References:

1) Natalie Caine-Bish,; Barbara Scheule Food Preferences of School Age Children and Adolescents in an Ohio School District.  Volume 31, Issue 2 ,Fall 2007.

2) Maryam Ajilian Abbasi, Ali Talaei, Ardeshir Talaei, Ali Rezaei The Use of Appropriate Colors in the Design of Children's Room: A Short Review International Journal of Pediatrics ,Vol.2, N.4-1, Serial No.10, October 2014

3) Khaled Habib, Tarek Soliman Cartoons’ Effect in Changing Children Mental Response and Behavior Khaled Habib, Tarek Soliman Open Journal of Social Sciences, 2015, 3, 248-264

4)  Sanjeev B. Khanagar a, Ali Al-ehaideb  Prabhadevi C. Maganur et al Developments, application, and performance of artificial intelligence in dentistry e A systematic review Journal of Dental Sciences (2021) 16, 508e522.

5) Naseer Ahmed , Maria Shakoor Abbasi ,Filza Zuberi ,Warisha Qamar, et al Artificial Intelligence Techniques: Analysis, Application, and Outcome in Dentistry—A Systematic Review BioMed Research International Volume 2021, Article ID 9751564,

6) T. Shan, F.R. Tay, and L. Gu  Application of Artificial Intelligence in Dentistry Journal of Dental Research 2021, Vol. 100(3) 232–244

7) Zakirulla M., Syed Javed, Nouf Essa H. Assiri, Albatool M. Alqahtani, Rasha H. Alzahrani  An Overview of Artificial Neural Network in the Field of Pediatric Dentistry Journal of Dental & Oro-facial Research Vol. 16 Issue 01 Jan. 2020

8 ) Münevver Coruh Kılıc, Ibrahim Sevki Bayrakdar, Özer Çelik, Elif Bilgir, Kaan Orhan Artificial intelligence system for automatic deciduous tooth detection and numbering in panoramic radiographs Dentomaxillofacial Radiology (2021) 50, 20200172

Elena Godoy-Molina

Hospital Regional Universitario de Málaga, Spain

Title: Female Genital Mutilation: what do we know?
Biography:

Elena Godoy-Molina is currently working at the Pediatrics Unit at Hospital Regional Universitario in Málaga, Spain. This work is part of a project with doctor of the world trying to improve the medical care for women affected by or at risk of female genital mutilation.

Abstract:

Female Genital Mutilation (FGM) is traditional in multiple cultures. Migratory movements have turned Spain into a destination for population groups where it is still in force. Malaga is the Andalusian province with the highest prevalence of migrants from these regions (33.9% of the total number of migrants in Andalusia are from these countries).

Our objective is to assess the level of knowledge about FGM of health/social work professionals in contact with population at risk. We designed a cross-sectional descriptive study analyzing the results obtained in a survey on basic aspects of FGM. The survey was answered by different professionals in the province who carry out their care work in the framework of Pediatrics, gynaecology, family medicine or social work. So far 150 surveys have been analyzed. 98.6% (148/150) of those interviewed report knowing what FGM is, but only 52% (78/150) correctly recognize its definition. Nigeria is the country most frequently referred to as the place where it is practiced (73.3%). Most of the interviewees (76.6%). No relationship was found between age, sex or area of ​​activity and knowledge regarding legislation or protocols. 6.6% of the interviewees indicated having attended a case of FGM, being mostly gynecologists (33.3%). Those who had attended a case of FGM reported greater knowledge about the existence of protocols (p=0.043) and having received information/training on the subject (p=0.023) compared to those who had not attended. Practically all of the respondents referred to being interested in this problem. We observe a significant lack of knowledge of FGM and how to approach it in professionals in direct contact with the population at risk. Given that our province is an area with a high prevalence of practicing groups, we consider that it is necessary to promote and improve the existing protocols and training the professionals in this field.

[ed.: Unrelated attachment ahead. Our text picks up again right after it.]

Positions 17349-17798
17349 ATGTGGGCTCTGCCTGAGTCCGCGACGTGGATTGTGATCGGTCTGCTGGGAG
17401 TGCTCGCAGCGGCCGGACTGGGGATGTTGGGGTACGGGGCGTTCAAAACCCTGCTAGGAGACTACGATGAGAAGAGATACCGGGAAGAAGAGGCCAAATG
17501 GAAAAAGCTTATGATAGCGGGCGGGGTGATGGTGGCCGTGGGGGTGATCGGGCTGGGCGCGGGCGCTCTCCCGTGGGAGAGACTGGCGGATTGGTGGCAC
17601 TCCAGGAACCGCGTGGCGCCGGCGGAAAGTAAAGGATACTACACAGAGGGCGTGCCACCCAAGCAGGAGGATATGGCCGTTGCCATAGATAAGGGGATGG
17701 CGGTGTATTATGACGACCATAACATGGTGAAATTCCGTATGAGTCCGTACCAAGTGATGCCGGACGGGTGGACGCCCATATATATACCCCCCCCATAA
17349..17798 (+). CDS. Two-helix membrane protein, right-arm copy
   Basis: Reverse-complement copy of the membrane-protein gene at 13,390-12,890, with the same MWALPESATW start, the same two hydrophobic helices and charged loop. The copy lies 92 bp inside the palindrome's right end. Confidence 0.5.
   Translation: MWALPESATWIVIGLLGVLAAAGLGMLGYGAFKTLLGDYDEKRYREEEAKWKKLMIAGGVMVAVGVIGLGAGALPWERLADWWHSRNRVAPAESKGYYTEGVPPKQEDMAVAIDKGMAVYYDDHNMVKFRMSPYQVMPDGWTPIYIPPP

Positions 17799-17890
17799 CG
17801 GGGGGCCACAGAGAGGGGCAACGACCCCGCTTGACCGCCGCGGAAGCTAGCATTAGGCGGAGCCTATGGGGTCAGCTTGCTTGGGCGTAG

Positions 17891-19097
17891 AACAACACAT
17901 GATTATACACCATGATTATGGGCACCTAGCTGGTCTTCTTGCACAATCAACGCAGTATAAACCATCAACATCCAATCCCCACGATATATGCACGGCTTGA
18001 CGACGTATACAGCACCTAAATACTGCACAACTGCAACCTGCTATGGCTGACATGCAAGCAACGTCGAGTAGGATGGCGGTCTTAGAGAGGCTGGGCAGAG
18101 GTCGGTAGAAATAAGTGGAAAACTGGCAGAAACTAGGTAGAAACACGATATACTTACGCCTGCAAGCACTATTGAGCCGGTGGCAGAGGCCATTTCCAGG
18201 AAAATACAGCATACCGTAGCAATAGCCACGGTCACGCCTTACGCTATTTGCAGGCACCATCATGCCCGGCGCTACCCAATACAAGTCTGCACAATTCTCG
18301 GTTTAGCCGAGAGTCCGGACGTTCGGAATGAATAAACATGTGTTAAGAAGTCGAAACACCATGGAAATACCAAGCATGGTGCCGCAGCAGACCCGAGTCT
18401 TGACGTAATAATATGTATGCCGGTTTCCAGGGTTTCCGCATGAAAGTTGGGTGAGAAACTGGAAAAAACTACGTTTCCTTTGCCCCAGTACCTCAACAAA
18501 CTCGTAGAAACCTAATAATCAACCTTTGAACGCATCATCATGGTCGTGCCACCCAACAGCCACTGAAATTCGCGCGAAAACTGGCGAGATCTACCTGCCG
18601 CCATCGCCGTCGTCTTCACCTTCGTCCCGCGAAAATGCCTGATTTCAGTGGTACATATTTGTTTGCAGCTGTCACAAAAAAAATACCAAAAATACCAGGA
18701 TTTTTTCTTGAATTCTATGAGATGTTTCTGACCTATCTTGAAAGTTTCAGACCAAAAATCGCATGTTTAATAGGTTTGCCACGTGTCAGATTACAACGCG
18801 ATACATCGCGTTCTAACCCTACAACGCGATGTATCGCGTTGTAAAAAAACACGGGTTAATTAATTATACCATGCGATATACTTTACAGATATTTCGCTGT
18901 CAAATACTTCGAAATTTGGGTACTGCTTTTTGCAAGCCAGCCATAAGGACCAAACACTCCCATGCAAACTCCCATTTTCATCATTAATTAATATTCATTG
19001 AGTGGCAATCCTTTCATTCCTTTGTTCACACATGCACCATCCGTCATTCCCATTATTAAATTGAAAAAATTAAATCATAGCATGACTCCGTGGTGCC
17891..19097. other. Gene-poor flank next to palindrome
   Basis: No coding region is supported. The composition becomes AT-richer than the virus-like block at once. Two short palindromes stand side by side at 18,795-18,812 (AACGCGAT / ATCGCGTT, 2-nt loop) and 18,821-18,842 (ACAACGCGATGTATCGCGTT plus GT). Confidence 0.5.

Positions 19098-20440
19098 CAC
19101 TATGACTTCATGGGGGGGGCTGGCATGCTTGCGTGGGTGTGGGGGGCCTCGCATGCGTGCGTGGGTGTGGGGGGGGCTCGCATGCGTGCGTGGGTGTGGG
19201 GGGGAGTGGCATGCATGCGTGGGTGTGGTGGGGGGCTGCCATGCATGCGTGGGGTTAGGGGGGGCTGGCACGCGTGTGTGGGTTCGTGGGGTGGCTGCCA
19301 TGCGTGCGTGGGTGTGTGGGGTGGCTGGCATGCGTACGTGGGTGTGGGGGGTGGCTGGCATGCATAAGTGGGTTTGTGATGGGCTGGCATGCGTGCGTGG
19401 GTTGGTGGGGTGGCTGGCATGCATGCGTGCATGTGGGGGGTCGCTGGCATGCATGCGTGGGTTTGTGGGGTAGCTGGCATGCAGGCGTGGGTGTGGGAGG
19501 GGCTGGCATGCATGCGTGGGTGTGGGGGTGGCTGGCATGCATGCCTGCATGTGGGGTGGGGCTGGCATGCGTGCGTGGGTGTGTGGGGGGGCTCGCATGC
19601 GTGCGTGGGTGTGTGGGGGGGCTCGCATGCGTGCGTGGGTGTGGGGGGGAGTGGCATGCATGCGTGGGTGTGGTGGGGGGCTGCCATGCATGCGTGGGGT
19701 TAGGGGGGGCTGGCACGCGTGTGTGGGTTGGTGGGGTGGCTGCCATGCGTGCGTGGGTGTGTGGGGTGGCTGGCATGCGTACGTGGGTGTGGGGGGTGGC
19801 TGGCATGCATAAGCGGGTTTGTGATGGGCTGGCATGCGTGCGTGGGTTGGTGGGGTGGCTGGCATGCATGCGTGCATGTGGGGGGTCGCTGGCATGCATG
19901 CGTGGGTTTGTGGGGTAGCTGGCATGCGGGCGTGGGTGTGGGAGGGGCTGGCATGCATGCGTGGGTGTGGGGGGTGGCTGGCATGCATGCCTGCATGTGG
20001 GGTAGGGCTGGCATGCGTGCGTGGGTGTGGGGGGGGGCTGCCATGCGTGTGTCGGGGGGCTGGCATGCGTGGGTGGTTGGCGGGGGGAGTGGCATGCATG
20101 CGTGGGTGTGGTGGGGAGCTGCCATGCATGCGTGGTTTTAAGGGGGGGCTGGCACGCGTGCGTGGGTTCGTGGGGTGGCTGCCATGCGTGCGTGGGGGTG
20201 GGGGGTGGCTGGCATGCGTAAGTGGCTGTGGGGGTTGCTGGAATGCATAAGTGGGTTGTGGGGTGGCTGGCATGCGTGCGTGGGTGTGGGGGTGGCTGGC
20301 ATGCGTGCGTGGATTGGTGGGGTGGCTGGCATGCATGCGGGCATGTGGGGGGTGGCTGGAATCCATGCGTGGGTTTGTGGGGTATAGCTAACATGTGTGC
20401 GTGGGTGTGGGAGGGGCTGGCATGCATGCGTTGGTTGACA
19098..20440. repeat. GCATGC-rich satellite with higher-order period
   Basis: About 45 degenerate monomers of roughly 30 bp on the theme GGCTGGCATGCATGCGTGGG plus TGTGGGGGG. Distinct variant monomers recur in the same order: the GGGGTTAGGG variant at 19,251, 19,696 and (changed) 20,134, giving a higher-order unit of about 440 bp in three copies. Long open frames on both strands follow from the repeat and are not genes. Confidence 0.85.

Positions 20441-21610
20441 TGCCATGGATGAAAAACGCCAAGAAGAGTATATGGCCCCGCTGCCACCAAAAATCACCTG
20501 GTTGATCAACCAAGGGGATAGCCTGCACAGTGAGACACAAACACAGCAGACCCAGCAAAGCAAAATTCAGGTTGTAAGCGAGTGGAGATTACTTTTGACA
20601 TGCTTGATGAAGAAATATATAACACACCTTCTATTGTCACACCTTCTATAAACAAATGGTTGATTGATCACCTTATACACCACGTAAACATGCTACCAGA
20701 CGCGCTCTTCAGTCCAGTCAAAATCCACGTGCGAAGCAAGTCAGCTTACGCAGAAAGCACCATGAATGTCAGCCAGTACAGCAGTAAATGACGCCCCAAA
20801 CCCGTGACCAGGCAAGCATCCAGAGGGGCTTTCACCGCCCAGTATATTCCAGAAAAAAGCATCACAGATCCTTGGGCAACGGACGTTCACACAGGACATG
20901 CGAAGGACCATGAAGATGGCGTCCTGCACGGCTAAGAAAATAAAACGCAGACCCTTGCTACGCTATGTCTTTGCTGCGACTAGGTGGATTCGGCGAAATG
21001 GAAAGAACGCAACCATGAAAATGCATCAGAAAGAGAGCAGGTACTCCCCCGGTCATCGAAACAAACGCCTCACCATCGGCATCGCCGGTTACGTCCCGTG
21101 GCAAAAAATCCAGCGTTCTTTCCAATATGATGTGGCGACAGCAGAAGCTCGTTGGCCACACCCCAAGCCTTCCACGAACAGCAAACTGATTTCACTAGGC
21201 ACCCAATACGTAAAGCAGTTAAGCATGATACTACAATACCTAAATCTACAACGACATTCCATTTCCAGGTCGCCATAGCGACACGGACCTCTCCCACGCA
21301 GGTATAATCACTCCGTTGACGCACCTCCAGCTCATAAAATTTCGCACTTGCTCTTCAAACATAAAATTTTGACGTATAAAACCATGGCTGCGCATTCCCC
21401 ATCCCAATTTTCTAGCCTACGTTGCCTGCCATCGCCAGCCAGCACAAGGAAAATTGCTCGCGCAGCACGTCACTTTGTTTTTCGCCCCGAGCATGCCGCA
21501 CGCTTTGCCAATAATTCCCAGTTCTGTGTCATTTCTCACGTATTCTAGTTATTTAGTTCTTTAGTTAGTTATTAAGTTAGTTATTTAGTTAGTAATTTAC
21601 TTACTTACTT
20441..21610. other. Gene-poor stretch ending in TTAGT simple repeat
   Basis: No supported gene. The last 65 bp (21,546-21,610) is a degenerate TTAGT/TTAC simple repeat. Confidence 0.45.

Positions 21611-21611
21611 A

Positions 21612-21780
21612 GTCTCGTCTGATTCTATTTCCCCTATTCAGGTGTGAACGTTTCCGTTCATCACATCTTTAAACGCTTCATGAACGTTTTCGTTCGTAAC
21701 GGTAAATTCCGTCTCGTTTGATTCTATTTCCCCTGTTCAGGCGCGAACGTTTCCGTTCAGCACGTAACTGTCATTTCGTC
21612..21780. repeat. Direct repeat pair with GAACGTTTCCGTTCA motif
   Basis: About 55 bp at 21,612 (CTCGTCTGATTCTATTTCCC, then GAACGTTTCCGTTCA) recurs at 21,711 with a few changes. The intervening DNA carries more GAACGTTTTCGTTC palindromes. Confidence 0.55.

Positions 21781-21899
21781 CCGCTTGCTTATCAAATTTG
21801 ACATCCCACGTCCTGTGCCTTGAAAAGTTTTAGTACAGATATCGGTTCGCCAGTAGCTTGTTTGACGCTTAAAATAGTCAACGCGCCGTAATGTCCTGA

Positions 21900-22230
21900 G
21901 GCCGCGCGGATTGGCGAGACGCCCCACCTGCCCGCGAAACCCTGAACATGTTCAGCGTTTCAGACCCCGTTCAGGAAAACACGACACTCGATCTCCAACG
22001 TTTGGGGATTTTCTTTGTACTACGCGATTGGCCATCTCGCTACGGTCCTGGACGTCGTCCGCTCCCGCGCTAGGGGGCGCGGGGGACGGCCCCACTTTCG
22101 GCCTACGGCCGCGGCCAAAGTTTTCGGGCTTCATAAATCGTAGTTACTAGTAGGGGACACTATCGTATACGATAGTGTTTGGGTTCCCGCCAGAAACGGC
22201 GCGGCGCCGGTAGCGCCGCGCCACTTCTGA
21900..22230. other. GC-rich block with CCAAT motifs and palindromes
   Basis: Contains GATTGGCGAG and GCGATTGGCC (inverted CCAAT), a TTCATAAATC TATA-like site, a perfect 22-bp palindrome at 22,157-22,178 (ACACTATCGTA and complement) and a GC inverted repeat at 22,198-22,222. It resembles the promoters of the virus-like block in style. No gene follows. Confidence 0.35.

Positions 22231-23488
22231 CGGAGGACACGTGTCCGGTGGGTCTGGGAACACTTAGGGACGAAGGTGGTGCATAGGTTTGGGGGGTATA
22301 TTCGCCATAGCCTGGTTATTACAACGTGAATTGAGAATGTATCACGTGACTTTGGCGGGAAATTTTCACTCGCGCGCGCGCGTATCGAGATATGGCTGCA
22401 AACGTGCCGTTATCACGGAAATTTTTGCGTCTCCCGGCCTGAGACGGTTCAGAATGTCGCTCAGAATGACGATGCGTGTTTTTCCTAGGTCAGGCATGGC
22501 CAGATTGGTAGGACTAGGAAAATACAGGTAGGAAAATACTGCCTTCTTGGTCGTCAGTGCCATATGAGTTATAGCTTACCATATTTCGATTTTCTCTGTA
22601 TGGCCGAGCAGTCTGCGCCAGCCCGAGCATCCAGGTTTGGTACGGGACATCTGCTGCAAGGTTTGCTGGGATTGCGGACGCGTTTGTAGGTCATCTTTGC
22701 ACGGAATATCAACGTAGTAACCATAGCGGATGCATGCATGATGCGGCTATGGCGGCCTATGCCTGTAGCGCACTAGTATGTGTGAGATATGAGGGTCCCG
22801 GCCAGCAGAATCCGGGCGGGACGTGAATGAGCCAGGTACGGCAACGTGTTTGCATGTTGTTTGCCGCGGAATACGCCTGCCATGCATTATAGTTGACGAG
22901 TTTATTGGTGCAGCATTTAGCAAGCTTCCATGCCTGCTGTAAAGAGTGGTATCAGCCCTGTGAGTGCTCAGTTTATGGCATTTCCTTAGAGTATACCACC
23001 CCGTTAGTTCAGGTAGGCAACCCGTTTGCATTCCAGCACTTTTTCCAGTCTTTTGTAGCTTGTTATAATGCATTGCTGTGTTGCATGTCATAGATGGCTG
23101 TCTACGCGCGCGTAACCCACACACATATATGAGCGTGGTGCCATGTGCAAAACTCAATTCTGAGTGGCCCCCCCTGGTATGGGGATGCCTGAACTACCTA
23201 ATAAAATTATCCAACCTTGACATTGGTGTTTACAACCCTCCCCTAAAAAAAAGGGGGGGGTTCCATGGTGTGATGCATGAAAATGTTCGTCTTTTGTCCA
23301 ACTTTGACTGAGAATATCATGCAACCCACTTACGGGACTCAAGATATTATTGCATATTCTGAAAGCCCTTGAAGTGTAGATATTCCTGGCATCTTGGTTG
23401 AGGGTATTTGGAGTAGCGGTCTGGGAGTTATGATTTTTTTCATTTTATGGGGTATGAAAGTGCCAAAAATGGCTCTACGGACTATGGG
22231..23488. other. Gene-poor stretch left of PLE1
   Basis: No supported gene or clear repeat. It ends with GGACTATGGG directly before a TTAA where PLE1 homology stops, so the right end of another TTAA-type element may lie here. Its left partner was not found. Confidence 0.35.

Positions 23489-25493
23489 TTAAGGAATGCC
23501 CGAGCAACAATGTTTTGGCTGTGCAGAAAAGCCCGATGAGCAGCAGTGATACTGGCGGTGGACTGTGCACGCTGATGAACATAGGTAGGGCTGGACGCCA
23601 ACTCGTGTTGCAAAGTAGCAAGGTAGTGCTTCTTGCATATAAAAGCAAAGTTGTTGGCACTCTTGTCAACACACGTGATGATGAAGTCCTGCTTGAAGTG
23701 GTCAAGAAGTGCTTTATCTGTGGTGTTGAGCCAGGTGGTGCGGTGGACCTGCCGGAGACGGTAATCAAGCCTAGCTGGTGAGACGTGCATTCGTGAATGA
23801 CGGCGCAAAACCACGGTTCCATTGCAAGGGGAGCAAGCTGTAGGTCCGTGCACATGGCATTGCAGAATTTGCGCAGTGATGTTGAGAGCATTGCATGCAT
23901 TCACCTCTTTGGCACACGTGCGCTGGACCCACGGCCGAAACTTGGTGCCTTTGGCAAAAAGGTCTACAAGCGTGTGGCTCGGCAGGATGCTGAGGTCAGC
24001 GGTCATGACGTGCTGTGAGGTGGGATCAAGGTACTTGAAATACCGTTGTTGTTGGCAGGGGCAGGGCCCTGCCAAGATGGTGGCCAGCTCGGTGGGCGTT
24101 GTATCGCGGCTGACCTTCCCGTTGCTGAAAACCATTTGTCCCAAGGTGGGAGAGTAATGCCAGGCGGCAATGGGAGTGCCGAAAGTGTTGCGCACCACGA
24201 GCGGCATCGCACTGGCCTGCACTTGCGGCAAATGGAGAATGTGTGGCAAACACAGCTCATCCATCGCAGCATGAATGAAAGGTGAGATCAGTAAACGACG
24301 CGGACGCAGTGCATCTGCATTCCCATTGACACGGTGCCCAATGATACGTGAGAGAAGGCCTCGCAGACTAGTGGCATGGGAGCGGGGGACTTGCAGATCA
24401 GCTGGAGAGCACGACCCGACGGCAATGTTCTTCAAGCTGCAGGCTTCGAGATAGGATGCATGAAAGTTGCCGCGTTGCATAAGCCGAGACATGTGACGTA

Recent publications

  1. Kaplan A. Prevención y atención de la mutilación genital femenina. Manual para profesionales en Andalucía [Internet]. 2ª ed. Consejería de Justicia e Interior; 2018. Disponible en: https://www.juntadeandalucia.es/export/drupaljda/publicacion/18/05/Manual%20profesionales%20prevenci%C3%B3n%20MGF(1).pdf